During the last several years our industry has developed innovative ways to efficiently drill and complete unconventional wells, from automated drilling rigs to pad drilling to zipper fracking and more. While this progress has lowered costs and created many advantages, there is still room to improve. The question remains—how can we maintain efficiency but also improve effectiveness? About 40% of horizontal frack stages contribute to 80% of the production. This means we are leaving behind billions of dollars in unproduced reserves and spending millions of dollars fracking stages that do not provide a return on investment (ROI). Every so often it takes a diversion like our current downturn to refocus, change our approach and invest in the innovation that our industry and the world economy rely on.
Historically, many of our industry’s best ideas are born during the down periods. This downturn will be no different. We must take advantage of our resources and time to review the performance of our fields and determine how we can improve the effectiveness of our completions.
While operators wait for commodity prices to improve and for service companies to bring pricing in line, horizontal rig count is down significantly and completions are being deferred. At the same time that activity is drastically declining, operators are holding on to the best and brightest personnel, knowing that people are a huge asset in our still-developing industry. This is the perfect storm for putting those bright minds to work by reviewing current fields, better understanding frack techniques and determining what contributes the highest and lowest ROIs. Now is the time to take a hard look at data that were gathered when things were going and blowing to glean more information that can be used to improve production from underperforming fields and also to optimize all wells going forward. This can include reprocessing data and creating statistical models for better prediction, evaluating which wells are prime refrack opportunities and using new technologies to develop fields moving from sweet spot to peripheral locations. Instead of relying on old methods to model, complete and evaluate frack jobs, operators can use this time to develop (or work with technology companies to develop) models and processes that are fit-for-purpose for unconventional completions.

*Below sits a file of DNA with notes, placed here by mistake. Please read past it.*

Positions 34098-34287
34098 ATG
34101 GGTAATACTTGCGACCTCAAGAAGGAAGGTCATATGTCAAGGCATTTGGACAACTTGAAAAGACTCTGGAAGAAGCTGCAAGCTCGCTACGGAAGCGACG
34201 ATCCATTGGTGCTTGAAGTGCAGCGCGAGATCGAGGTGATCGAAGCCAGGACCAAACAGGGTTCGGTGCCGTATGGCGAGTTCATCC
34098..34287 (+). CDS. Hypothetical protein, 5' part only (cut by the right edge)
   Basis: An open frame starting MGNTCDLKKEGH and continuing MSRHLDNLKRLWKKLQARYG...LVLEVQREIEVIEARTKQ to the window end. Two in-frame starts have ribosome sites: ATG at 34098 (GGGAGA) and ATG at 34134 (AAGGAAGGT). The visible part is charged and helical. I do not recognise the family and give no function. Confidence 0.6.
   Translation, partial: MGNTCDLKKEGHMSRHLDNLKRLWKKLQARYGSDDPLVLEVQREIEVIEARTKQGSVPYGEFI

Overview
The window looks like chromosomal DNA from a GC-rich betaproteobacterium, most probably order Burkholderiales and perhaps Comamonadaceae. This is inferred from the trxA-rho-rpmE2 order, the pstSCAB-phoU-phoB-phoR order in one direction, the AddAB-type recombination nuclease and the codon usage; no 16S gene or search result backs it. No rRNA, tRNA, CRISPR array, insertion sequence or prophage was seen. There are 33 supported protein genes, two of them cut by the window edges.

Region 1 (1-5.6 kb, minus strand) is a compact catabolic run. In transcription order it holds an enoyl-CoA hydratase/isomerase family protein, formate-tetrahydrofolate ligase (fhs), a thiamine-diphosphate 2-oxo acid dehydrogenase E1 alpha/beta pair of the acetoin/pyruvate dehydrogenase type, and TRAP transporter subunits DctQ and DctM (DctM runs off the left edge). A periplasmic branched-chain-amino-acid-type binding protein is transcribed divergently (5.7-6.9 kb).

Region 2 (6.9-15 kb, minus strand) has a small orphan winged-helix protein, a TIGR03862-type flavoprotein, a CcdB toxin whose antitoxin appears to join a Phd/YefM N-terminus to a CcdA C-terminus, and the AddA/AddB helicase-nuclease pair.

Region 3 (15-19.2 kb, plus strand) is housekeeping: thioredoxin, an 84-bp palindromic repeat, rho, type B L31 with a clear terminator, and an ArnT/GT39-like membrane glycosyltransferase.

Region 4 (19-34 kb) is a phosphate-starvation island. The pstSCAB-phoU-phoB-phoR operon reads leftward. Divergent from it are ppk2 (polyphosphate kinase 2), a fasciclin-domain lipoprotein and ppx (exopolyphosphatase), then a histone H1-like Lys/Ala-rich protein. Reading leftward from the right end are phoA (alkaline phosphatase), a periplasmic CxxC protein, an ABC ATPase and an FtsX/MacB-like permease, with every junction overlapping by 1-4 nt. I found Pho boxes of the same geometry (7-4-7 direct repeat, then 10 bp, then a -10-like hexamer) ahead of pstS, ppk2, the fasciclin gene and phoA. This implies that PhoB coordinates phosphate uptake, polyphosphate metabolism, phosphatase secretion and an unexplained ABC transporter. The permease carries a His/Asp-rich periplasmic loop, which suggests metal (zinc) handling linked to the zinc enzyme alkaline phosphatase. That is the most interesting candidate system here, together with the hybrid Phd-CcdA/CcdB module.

The first opportunity that comes to mind is developing an improved frack model that takes into account the realities of unconventional shales, one that uses actual data like microseismic as a constraint. In boom times, operators were more apt to stick to their completions plans for efficiency’s sake rather than make changes in real time that can, at times, completely turn around the economics of a well. With improved technologies and a cultural shift toward optimization, we are slowly seeing operators take advantage of the data and information that are available real-time.
Finally, we are still using conventional reservoir models to develop projections for unconventional wells. The economics of our industry are built on these models, and newer, more appropriate solutions are in the works that use microseismic and other data to determine permeability and EUR.
In this activity slowdown, technology companies and service companies also have the capacity to build into the wave of the future. If operators and service companies can partner together to develop, test and iterate on new technology, our industry will emerge from this downturn stronger and more profitable than ever. The real opportunity in front of us is in increasing recoverable reserves from 5% to more than 10% at similar cost levels. A move like that would generate significant value for our companies, investors and communities. Now is the time to invest in that value and move our focus from efficiency to effectiveness, something we like to call Frack 2.0.
The deal would create the largest pure-play northern Midland Basin E&P with a 73,000-net-acre position and 12,000 boe/d of production that is expected to more than double through 2020.
The French major aims to drill 23 wells this year, its senior vice president for exploration, Kevin McLachlan, told Reuters, in waters off Mauritania, Senegal, Namibia, South Africa, Guyana and Brazil.
Repsol will still hold a 51% stake in the block after the deal.